From the author of the Man Booker longlisted The Underground Railroad
Benji spends most of the year as one of the only black kids at an elite prep school in Manhattan, going to roller disco bar mitzvahs, desperately trying to find his place in the social hierarchy.
Then he spends his summers in the African-American community of Sag Harbor on Long Island, and is just as confused. He's way behind on the latest handshakes, baffled by new slang, and his attempts to be cool and meet girls are constantly thwarted by his extremely awkward inner geek, braces and a badly cut Afro.
It's the summer of 1985 and Benji is determined that this is the summer when things will change and he'll fit in. For starters, he'll be reinvented as 'Ben'. When that doesn't catch on, it's another summer of the perpetual mortification that is teenage existence.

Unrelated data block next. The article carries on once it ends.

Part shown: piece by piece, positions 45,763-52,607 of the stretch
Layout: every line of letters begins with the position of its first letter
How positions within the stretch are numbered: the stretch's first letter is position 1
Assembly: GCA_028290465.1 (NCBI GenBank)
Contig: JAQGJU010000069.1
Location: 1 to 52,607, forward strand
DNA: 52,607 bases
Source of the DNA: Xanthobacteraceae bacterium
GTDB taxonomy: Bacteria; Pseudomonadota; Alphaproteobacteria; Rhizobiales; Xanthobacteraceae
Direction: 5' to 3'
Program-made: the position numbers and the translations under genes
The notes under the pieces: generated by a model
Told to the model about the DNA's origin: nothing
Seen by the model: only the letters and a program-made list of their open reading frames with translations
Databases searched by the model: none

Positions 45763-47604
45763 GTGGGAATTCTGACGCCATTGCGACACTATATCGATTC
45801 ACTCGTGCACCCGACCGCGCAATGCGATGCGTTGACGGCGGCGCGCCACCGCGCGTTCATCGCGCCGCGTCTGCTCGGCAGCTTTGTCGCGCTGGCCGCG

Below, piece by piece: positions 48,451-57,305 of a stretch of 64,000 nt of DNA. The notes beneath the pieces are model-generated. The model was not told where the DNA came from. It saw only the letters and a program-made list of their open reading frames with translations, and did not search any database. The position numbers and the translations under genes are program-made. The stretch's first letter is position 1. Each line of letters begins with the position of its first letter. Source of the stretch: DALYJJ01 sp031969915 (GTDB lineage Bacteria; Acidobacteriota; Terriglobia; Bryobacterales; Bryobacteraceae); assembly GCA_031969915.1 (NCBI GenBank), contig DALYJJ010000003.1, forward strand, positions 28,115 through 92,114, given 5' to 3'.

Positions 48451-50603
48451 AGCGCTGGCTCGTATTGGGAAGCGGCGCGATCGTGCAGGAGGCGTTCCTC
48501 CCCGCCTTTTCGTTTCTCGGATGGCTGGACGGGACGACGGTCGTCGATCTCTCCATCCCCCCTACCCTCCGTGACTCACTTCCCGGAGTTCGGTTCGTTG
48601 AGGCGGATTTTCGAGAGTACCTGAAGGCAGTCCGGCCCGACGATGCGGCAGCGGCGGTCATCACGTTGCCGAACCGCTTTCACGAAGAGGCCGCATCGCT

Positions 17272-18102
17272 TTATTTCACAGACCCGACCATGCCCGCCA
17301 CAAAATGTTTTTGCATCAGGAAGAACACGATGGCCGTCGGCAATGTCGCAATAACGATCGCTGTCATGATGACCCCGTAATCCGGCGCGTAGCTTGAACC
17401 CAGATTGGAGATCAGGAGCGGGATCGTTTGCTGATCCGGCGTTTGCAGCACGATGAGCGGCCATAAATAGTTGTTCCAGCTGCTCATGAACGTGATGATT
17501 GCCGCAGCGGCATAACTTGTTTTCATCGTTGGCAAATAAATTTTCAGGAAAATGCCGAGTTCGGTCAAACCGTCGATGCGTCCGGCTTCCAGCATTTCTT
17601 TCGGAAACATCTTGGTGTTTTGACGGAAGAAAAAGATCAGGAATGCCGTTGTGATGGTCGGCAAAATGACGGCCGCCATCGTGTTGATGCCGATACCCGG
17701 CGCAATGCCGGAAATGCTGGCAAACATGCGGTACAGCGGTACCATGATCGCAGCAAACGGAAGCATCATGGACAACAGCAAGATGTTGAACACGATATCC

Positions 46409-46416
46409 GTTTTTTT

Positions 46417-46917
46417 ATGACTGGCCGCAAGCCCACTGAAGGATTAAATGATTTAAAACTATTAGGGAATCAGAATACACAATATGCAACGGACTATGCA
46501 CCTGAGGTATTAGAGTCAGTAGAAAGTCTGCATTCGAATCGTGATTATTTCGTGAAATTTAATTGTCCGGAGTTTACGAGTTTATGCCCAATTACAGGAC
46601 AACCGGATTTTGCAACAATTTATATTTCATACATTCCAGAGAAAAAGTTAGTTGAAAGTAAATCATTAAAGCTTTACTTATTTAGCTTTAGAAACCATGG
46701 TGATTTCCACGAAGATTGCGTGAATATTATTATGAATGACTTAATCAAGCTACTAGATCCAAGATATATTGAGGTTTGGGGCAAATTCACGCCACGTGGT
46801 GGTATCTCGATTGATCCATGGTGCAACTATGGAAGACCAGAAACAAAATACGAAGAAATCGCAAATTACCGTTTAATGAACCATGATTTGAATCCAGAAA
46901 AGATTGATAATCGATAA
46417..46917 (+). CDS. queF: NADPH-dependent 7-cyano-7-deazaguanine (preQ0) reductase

The ultimate coming of age tale
A universal tale of adolescent angst
Whitehead proves himself, among other things, a poet of the American summer and its aspirations...remarkable
it is impossible not to like Sag Harbor and its genuinely empathetic, intelligent tone
Whitehead has tapped the most classic summer-novel activity of al: nostalgia
We asked five Penguin authors whose work explores racism, in fiction and nonfiction, to share the books they feel are crucial to understanding – and then acting on – racial injustice at home and worldwide.